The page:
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Title: Target motion measurement without implanted markers and its validation by comparison with manually obtained data

Abstract

For an effective radiotherapy the exact tumor location must be determined. The localization has to take into account patient's setup position as well as internal organ motion. Among the different localization methods, the use of a computer tomography (CT) scanner in the therapy room has been proposed recently. Achieving a CT with the patient on the therapy couch, a patient's treatment position is captured. We present a method to locate tumor considering internal organ motion and displacements due to respiration. We tested the method with prostate and lung patients. The method found the most probable tumor position as well as, for high-mobility tumors located in the lung, its trajectory during the respiratory cycle. The results of this novel method were validated by comparison with manually determined target position.

Authors:
; ; ; ; ;  [1];  [2]
  1. Klinik und Poliklinik fuer Strahlentherapie, Universitaet Wuerzburg, Josef-Schneider-Str. 11, 97080 Wuerzburg (Germany)
  2. (Germany)
Publication Date:
OSTI Identifier:
20726907
Resource Type:
Journal Article
Resource Relation:
Journal Name: Medical Physics; Journal Volume: 32; Journal Issue: 11; Other Information: DOI: 10.1118/1.2103447; (c) 2005 American Association of Physicists in Medicine; Country of input: International Atomic Energy Agency (IAEA)
Country of Publication:
United States
Language:
English
Subject:
62 RADIOLOGY AND NUCLEAR MEDICINE; CARCINOMAS; COMPUTERIZED TOMOGRAPHY; LUNGS; PATIENTS; PROSTATE; RADIOTHERAPY; RESPIRATION; VALIDATION

Citation Formats

Vences, Lucia, Wulf, Joern, Vordermark, Dirk, Sauer, Otto, Berlinger, Kajetan, Roth, Michael, and Lehrstuhl fuer Informatik IX, Technische Universitaet Muenchen, Boltzmannstr. 3, 85748 Garching. Target motion measurement without implanted markers and its validation by comparison with manually obtained data. United States: N. p., 2005. Web. doi:10.1118/1.2103447.
Vences, Lucia, Wulf, Joern, Vordermark, Dirk, Sauer, Otto, Berlinger, Kajetan, Roth, Michael, & Lehrstuhl fuer Informatik IX, Technische Universitaet Muenchen, Boltzmannstr. 3, 85748 Garching. Target motion measurement without implanted markers and its validation by comparison with manually obtained data. United States. doi:10.1118/1.2103447.
Vences, Lucia, Wulf, Joern, Vordermark, Dirk, Sauer, Otto, Berlinger, Kajetan, Roth, Michael, and Lehrstuhl fuer Informatik IX, Technische Universitaet Muenchen, Boltzmannstr. 3, 85748 Garching. Tue . "Target motion measurement without implanted markers and its validation by comparison with manually obtained data". United States. doi:10.1118/1.2103447.
@article{osti_20726907,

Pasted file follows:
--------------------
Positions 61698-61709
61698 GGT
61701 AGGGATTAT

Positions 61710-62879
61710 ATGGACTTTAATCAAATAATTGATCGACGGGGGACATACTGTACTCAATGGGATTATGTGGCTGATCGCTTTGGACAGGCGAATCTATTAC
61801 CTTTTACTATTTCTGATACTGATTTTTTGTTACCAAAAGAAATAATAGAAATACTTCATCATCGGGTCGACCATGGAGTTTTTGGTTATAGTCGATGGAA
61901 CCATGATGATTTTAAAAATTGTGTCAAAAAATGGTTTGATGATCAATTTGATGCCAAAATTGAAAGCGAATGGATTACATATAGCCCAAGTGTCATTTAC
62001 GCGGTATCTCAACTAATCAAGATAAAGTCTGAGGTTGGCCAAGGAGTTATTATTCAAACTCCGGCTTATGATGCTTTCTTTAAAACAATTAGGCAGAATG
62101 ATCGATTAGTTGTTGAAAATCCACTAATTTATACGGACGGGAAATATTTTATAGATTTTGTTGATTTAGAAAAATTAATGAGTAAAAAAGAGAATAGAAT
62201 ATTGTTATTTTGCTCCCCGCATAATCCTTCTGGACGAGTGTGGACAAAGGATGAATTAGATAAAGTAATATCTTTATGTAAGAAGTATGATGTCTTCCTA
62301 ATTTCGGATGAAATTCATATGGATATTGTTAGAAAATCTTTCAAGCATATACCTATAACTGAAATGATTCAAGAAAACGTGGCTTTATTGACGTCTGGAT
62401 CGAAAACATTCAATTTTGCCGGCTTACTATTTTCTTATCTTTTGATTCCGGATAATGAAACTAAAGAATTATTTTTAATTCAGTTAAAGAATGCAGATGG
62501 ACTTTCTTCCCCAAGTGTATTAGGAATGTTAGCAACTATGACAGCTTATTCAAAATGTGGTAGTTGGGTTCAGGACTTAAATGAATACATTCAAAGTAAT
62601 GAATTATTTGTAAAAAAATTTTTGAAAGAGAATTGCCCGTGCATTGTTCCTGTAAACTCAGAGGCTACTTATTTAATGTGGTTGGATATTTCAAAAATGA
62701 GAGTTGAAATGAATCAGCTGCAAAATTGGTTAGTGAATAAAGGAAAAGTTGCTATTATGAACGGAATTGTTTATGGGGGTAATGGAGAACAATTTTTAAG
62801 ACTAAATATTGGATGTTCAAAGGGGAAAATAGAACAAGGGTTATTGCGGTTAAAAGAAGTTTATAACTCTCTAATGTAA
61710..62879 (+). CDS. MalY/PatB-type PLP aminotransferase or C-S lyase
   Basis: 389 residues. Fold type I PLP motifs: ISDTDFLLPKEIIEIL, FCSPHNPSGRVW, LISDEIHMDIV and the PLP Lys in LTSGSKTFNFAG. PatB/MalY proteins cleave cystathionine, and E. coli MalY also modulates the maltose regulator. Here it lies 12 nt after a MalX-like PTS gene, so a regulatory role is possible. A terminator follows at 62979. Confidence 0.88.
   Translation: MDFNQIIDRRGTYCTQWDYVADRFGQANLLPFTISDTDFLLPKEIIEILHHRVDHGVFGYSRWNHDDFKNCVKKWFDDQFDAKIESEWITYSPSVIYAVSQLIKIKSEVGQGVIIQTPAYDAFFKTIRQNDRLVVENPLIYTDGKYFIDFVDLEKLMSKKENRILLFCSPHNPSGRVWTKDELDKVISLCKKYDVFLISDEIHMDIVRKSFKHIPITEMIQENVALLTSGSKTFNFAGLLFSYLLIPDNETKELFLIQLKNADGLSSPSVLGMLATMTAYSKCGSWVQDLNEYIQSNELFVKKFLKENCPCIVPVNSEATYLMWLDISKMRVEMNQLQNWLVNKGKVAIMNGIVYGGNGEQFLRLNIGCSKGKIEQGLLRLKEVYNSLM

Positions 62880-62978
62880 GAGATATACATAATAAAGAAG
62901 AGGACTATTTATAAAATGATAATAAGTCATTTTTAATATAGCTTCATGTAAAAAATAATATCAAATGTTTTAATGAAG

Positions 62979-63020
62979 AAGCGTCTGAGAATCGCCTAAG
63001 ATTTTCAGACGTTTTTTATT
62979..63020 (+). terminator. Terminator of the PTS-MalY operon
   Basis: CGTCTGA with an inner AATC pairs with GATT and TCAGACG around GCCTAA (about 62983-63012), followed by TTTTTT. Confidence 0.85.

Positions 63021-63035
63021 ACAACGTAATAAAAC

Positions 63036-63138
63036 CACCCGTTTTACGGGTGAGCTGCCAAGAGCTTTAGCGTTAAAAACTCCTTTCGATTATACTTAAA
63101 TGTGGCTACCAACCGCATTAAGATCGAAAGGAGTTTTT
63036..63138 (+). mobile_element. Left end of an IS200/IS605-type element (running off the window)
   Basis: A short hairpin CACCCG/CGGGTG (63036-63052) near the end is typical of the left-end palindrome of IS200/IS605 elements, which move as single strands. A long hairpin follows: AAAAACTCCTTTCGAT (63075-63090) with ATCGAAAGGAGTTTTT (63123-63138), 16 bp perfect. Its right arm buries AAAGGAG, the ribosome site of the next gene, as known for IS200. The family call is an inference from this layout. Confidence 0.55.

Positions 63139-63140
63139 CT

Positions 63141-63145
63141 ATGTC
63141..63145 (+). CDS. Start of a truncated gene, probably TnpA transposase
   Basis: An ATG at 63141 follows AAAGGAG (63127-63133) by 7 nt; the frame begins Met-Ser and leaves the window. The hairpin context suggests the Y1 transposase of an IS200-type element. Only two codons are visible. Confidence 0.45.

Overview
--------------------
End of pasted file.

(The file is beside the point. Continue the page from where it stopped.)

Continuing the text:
title = {Target motion measurement without implanted markers and its validation by comparison with manually obtained data},
author = {Vences, Lucia and Wulf, Joern and Vordermark, Dirk and Sauer, Otto and Berlinger, Kajetan and Roth, Michael and Lehrstuhl fuer Informatik IX, Technische Universitaet Muenchen, Boltzmannstr. 3, 85748 Garching},
abstractNote = {For an effective radiotherapy the exact tumor location must be determined. The localization has to take into account patient's setup position as well as internal organ motion. Among the different localization methods, the use of a computer tomography (CT) scanner in the therapy room has been proposed recently. Achieving a CT with the patient on the therapy couch, a patient's treatment position is captured. We present a method to locate tumor considering internal organ motion and displacements due to respiration. We tested the method with prostate and lung patients. The method found the most probable tumor position as well as, for high-mobility tumors located in the lung, its trajectory during the respiratory cycle. The results of this novel method were validated by comparison with manually determined target position.},
doi = {10.1118/1.2103447},
journal = {Medical Physics},
number = 11,
volume = 32,
place = {United States},
year = {Tue Nov 15 00:00:00 EST 2005},
month = {Tue Nov 15 00:00:00 EST 2005}
}
  • Purpose: To estimate the prevalence of rectal and urinary dysfunctional symptoms using image guided radiation therapy (IGRT) with fiducials and magnetic resonance planning for prostate cancer. Methods and Materials: During the implementation stages of IGRT between September 2008 and March 2010, 367 consecutive patients were treated with prostatic irradiation using 3-dimensional conformal radiation therapy with and without IGRT (non-IGRT). In November 2010, these men were asked to report their bowel and bladder symptoms using a postal questionnaire. The proportions of patients with moderate to severe symptoms in these groups were compared using logistic regression models adjusted for tumor and treatmentmore » characteristic variables. Results: Of the 282 respondents, the 154 selected for IGRT had higher stage tumors, received higher prescribed doses, and had larger volumes of rectum receiving high dosage than did the 128 selected for non-IGRT. The follow-up duration was 8 to 26 months. Compared with the non-IGRT group, improvement was noted in all dysfunctional rectal symptoms using IGRT. In multivariable analyses, IGRT improved rectal pain (odds ratio [OR] 0.07 [0.009-0.7], P=.02), urgency (OR 0.27 [0.11-0.63], P=<.01), diarrhea (OR 0.009 [0.02-0.35], P<.01), and change in bowel habits (OR 0.18 [0.06-0.52], P<.010). No correlation was observed between rectal symptom levels and dose-volume histogram data. Urinary dysfunctional symptoms were similar in both treatment groups. Conclusions: In comparison with men selected for non-IGRT, a significant reduction of bowel dysfunctional symptoms was confirmed in men selected for IGRT, even though they had larger volumes of rectum treated to higher doses.« less